Ursula Le Guin’s resignation from the Authors Guild over its acceptance of the Google book search settlement has elicited all kinds of response, not all of it positive. One of the snarkier posts has brought Taral Wayne to her defense:
By Taral Wayne: I read a blogger who ridiculed Ursula Le Guin for writing a socialist utopia, The Dispossessed, and then complained about her property rights.
Perhaps if Ms. Le Guin could walk down the street and help herself to a free meal in any restaurant of her choosing, pick out furniture in a store without charge, and order all the books she likes from Amazon.com without getting billed, then she would be content to let freeloaders read her books. Whatever convictions Ms. Le Guin has or has not, she doesn’t live in a socialist utopia. She lives in the same world we do, and has to obey the same economic realities. That being the case, I see no incongruity in her asking her novels to be paid for, just like any other product or service.
As an artist, I create and sell “intellectual property” myself. Images are the easiest form of intellectual property to take from the creator and share around the internet, and it happens to me all the time. I try to take a balanced view of it. As long as it does not undermine my income, it may do me a little good to have my work shown around. I’d like to have more control of the process, but that’s just not going to happen. On the other hand, it does me little good when art is taken and posted somewhere without credit, as does happen. And the practice of pirating art also fosters a culture of entitlement to free access to intellectual properties that may not benefit creators in the long run.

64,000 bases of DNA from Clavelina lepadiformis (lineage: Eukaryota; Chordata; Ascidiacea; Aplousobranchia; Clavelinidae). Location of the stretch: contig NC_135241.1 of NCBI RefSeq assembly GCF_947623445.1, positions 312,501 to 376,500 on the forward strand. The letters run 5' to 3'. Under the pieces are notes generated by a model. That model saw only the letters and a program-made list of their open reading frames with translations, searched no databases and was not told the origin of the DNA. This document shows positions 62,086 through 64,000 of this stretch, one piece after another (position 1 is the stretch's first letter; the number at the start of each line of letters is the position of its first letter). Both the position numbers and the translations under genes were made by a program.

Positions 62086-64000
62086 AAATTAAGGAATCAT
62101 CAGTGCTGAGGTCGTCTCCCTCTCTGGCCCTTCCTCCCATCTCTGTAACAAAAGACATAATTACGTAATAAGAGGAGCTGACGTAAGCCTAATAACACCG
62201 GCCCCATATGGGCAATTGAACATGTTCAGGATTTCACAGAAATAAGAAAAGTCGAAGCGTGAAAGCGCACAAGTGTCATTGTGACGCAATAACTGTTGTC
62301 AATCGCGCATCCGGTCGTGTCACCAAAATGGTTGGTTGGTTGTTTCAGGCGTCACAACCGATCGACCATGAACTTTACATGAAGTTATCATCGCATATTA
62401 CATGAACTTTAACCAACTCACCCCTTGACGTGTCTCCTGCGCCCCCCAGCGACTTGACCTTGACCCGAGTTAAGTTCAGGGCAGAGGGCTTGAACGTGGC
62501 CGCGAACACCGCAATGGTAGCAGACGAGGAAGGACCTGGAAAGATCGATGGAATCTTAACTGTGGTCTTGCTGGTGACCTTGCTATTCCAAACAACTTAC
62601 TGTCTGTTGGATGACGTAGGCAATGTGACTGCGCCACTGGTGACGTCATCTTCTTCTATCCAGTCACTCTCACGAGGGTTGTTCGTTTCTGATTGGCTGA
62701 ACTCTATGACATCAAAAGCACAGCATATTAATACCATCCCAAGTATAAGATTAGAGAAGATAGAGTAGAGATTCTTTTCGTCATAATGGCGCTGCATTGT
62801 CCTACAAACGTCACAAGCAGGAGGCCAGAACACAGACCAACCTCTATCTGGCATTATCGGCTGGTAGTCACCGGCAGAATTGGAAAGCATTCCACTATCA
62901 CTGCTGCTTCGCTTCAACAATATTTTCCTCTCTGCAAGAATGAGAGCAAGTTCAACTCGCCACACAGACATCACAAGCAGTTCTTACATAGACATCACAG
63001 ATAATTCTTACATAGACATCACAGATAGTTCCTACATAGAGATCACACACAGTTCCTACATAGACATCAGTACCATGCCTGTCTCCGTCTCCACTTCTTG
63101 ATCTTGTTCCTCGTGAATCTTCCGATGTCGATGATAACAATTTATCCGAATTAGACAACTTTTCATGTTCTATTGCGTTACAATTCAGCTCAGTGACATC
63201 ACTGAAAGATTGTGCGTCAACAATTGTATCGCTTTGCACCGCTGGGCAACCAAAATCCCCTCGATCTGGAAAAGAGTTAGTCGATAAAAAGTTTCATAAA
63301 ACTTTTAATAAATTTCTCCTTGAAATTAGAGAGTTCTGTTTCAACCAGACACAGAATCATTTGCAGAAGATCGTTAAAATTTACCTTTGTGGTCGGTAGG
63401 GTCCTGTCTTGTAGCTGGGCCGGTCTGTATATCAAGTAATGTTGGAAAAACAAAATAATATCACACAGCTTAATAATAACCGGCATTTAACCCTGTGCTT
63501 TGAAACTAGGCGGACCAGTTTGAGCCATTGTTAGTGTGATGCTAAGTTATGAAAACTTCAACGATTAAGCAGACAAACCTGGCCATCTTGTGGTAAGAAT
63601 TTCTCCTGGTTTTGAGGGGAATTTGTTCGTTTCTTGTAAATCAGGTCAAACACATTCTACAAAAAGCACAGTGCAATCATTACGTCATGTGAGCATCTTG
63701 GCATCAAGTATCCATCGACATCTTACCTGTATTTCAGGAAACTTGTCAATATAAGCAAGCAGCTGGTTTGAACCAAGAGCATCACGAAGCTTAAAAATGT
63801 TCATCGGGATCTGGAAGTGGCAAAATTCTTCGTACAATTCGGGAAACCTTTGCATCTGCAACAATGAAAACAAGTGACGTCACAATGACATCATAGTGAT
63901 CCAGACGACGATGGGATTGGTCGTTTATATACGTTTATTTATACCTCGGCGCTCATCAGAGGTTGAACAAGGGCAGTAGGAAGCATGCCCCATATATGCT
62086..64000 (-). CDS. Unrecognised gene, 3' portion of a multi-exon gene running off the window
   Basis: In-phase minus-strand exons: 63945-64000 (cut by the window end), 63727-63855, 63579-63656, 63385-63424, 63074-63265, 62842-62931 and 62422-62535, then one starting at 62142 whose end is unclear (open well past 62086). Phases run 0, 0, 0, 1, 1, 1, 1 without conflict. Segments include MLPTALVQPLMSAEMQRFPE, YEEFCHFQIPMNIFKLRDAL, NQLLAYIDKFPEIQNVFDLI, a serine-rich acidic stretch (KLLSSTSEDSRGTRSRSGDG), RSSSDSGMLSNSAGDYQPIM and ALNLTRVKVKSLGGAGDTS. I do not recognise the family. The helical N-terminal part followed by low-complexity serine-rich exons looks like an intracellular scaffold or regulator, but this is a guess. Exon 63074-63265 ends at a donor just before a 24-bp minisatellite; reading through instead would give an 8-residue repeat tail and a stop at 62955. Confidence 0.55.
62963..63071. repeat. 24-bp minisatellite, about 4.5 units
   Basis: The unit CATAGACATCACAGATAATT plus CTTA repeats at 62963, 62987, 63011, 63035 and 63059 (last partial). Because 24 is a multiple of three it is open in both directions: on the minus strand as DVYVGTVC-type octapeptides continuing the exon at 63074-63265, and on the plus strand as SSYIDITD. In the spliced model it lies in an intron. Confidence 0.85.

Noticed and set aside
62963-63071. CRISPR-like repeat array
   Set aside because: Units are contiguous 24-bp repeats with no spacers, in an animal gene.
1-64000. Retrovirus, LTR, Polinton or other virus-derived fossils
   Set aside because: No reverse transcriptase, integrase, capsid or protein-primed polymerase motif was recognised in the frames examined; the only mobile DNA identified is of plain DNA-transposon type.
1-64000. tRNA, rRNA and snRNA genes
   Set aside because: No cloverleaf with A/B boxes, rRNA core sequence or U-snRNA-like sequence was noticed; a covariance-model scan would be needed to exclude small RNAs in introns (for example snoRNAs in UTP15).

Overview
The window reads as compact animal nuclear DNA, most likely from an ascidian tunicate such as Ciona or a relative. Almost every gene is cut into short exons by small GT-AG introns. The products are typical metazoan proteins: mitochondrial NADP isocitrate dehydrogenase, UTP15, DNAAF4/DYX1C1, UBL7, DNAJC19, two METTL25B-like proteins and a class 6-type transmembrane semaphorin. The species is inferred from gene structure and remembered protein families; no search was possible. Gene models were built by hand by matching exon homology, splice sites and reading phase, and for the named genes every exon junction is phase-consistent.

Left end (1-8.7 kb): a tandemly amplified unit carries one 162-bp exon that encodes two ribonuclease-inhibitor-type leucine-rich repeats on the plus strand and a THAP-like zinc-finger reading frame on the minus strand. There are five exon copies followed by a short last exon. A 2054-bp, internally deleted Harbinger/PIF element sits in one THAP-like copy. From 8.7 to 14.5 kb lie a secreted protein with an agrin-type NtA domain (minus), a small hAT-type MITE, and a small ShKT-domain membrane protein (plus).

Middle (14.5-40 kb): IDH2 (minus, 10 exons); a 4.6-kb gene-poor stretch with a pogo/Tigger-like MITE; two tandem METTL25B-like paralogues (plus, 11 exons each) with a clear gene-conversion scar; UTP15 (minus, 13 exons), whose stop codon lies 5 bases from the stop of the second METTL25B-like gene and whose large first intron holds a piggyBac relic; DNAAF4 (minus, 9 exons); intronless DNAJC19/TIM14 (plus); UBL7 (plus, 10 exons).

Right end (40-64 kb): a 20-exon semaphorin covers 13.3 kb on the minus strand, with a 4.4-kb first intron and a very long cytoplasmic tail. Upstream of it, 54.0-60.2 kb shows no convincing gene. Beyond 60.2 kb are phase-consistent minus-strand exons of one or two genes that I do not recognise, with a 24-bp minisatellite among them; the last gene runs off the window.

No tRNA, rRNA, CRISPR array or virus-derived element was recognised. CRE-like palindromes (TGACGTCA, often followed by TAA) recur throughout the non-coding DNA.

The truth is, I don’t know what to hope for. For creators, there is a good side and a bad side to the internet. Which will prevail is impossible to say. I wouldn’t like to see the great paintings of the world locked up on pay-per-view sites operated by a handful of museums, or owned by Google or the Encyclopedia Britannica. But neither do I want to see a world in which no free-lance artist is every paid for his labours.
What is the middle ground? How do we provide openness to our culture, but not drive professional creators into amateur status?